“It’s great to see,” he said. “It’s a beautiful day.”

Nancy Townley, a Delaware resident and member of the Delaware Chapter of the Citizen’s Climate Lobby, planted trees at the event with her husband, Chuck, and said they were happy to lend a hand.

“We’ve got to start paying attention to our environment or we’re not going to have a place to live,” Townley said. “It’s great to see so many young people here, too.”

Will Caldwell, a scout in Pack 488, said he was glad to help the forest.

“(I’m here) to help with the Earth,” Caldwell said. “We’re here to help bring back native species.”

Not everyone at the event was local, including Erik Caldwell, who is from Pennsylvania. Caldwell said he and his kids were in town visiting his father, Robert Caldwell, a Delaware local, and thought they’d lend a hand at the event.

“I grew up here,” Erik said. “I remember playing here. It’s fun to come back.”

The 250 seedlings were provided by Green Columbus.

While half of the volunteers planted the seedlings, another group roamed around the park and trudged through the underbrush, picking up litter and trash.

“I care about the environment,” said Delanie Baker, an Ohio Wesleyan University student. Any time I can be involved (in the environment) I’m there.”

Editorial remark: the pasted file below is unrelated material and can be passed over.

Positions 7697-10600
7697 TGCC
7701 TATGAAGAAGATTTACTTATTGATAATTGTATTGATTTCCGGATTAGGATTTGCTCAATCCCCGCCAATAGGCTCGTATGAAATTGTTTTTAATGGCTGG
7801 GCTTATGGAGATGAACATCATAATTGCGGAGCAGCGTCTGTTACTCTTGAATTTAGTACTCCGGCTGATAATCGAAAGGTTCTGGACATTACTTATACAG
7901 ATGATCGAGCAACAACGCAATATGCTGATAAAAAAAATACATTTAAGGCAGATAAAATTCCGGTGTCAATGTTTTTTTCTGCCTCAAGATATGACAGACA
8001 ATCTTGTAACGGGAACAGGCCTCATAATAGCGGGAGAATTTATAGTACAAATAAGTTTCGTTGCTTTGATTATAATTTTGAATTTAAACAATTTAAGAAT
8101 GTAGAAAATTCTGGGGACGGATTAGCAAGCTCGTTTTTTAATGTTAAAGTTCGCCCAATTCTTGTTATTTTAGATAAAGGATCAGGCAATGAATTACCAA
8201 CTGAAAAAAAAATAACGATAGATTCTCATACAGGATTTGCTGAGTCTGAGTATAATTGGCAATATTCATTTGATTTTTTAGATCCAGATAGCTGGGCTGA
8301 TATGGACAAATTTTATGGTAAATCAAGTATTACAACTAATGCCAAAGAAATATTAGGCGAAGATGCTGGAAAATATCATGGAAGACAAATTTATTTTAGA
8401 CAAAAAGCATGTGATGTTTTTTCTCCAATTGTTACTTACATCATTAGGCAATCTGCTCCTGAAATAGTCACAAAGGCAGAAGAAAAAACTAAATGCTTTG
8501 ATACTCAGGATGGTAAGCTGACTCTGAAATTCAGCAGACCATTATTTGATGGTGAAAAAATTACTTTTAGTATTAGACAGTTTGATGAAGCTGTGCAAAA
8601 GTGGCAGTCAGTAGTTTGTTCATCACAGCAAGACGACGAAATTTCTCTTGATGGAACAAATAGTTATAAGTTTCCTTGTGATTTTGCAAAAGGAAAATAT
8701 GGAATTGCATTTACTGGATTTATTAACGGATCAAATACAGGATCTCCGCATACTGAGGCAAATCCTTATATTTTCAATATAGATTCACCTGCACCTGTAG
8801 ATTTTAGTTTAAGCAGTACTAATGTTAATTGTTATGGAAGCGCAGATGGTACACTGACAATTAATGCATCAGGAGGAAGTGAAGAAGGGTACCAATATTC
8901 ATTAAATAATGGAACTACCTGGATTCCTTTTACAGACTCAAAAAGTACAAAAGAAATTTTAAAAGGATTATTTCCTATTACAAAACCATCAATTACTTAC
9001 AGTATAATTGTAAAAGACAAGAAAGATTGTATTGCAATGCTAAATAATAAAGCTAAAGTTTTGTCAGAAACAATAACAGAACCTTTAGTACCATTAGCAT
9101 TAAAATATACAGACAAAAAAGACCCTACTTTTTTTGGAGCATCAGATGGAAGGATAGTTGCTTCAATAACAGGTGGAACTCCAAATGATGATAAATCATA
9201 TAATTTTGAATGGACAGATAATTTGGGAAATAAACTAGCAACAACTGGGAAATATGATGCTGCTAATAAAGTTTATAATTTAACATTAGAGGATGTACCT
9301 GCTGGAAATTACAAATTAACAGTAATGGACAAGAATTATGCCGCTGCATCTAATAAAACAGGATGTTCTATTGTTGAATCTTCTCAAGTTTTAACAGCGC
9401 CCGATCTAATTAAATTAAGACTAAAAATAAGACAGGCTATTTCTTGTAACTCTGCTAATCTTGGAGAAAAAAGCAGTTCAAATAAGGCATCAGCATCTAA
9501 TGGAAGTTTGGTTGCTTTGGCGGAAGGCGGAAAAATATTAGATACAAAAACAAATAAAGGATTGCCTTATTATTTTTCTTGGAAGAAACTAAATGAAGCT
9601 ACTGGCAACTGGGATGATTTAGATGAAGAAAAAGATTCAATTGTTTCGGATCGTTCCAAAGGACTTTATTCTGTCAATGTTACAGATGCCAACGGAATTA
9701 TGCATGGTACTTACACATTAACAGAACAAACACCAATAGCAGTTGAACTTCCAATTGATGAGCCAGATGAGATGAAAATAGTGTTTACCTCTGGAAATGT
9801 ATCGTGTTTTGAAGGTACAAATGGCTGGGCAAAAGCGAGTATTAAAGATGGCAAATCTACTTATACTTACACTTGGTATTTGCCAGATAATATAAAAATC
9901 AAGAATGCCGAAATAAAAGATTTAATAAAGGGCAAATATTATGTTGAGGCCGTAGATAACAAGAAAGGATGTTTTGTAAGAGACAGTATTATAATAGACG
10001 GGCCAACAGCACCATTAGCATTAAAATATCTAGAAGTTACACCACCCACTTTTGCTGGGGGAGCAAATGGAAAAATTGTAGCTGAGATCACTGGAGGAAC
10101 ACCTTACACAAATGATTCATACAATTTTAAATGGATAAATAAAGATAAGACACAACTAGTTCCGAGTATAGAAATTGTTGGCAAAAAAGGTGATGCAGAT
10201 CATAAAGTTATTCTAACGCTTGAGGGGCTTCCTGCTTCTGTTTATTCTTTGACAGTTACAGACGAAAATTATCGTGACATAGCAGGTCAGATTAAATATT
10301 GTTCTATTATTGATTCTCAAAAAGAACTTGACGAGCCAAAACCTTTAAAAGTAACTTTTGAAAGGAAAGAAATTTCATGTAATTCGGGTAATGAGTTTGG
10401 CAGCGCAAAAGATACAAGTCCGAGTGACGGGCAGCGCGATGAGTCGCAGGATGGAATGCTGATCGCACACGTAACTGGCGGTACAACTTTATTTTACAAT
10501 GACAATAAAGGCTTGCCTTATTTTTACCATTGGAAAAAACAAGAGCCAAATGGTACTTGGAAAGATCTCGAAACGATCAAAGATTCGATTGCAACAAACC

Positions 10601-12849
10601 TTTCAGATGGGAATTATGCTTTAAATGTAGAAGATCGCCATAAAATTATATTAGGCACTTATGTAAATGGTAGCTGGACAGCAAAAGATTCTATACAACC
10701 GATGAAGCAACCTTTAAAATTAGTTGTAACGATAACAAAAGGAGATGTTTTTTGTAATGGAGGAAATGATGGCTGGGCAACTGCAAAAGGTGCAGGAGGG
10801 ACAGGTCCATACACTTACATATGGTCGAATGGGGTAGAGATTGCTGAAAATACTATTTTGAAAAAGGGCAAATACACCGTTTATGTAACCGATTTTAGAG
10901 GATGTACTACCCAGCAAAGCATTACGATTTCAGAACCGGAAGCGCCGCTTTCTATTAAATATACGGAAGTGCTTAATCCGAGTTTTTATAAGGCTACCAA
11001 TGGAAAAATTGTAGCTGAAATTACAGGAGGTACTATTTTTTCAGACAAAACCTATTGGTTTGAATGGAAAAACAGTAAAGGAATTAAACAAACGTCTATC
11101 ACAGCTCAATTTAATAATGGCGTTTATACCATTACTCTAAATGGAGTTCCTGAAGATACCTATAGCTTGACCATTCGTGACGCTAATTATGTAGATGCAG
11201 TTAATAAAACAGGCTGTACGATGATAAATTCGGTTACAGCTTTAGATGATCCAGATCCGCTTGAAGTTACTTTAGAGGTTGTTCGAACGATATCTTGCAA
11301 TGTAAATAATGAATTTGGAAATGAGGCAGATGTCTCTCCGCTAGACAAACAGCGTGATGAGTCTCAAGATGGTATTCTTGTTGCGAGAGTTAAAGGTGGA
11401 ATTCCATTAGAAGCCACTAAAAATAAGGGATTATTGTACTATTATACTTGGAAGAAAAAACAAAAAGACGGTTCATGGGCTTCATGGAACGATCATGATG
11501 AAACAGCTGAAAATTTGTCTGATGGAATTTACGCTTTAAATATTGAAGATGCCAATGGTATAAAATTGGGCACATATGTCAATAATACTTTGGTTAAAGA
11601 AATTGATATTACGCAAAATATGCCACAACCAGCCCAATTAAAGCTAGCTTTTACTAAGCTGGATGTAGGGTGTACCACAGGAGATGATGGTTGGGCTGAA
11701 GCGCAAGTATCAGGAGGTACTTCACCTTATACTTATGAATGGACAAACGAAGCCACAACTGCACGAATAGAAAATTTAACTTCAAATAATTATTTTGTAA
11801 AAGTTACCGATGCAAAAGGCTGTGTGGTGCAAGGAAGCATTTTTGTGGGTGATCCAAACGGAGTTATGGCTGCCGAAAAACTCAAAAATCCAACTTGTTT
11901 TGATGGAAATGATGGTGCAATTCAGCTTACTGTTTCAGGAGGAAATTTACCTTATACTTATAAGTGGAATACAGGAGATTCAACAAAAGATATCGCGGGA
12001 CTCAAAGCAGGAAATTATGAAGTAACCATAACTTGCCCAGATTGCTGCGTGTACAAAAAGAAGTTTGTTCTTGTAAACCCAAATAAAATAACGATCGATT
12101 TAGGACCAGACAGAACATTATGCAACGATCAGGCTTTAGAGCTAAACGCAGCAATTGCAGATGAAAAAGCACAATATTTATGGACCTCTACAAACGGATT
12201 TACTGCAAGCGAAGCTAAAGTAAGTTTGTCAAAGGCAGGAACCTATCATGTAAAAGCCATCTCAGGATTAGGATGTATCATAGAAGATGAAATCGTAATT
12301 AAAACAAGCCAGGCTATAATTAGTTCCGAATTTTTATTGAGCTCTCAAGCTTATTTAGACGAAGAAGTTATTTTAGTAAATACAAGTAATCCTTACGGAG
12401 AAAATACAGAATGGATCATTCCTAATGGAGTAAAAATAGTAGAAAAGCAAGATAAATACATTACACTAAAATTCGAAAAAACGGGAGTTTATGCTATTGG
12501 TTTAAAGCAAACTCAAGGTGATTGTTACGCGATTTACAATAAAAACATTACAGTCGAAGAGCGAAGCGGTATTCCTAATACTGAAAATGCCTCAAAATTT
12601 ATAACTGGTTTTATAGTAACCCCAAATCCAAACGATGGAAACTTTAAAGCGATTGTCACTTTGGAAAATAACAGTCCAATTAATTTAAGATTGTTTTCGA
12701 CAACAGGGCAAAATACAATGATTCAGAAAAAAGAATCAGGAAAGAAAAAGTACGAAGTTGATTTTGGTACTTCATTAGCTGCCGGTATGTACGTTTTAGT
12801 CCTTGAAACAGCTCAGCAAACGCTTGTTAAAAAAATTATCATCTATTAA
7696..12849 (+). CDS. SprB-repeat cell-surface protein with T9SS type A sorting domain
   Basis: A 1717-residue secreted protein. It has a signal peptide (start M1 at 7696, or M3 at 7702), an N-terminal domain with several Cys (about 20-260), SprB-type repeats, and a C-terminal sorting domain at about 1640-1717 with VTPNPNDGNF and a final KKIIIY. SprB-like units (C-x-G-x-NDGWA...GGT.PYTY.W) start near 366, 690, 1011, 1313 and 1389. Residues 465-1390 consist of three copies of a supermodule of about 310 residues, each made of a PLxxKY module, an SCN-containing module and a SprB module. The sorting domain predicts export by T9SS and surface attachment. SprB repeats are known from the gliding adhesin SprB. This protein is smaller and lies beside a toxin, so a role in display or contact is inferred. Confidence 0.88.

Baker, a California native, said she’s studying micro-biology and hopes to use micro-biology in the future to help the environment.

Izzy Riusech and Anna Swanson, two OWU students, were teamed up with Baker. The trio picked up trash near U.S. Route 23.

Riusech said she’s from Texas and has done a few beach cleanups but was glad she came to the event. Swanson, also from Texas, said she’d also done cleanup events before but felt especially compelled Monday.

“It’s Earth Day, and I thought if I’m going to go outside, I might as well clean up,” Swanson said. “I want to do more.”

City of Delaware Watershed and Sustainability Coordinator Carole Cicerchi said Tuesday that volunteers cleaned up 32 bags of litter by the time the event concluded at 6:30 p.m.

Pennsylvania residents Erik and Leif Caldwell plant a seedling in the forest at Mingo Park Monday. Erik said they were in town visiting his father, Robert Caldwell, and decided to attend the event. Erik said he grew up in Delaware and was happy to lend a hand cleaning up a place where he played as a kid.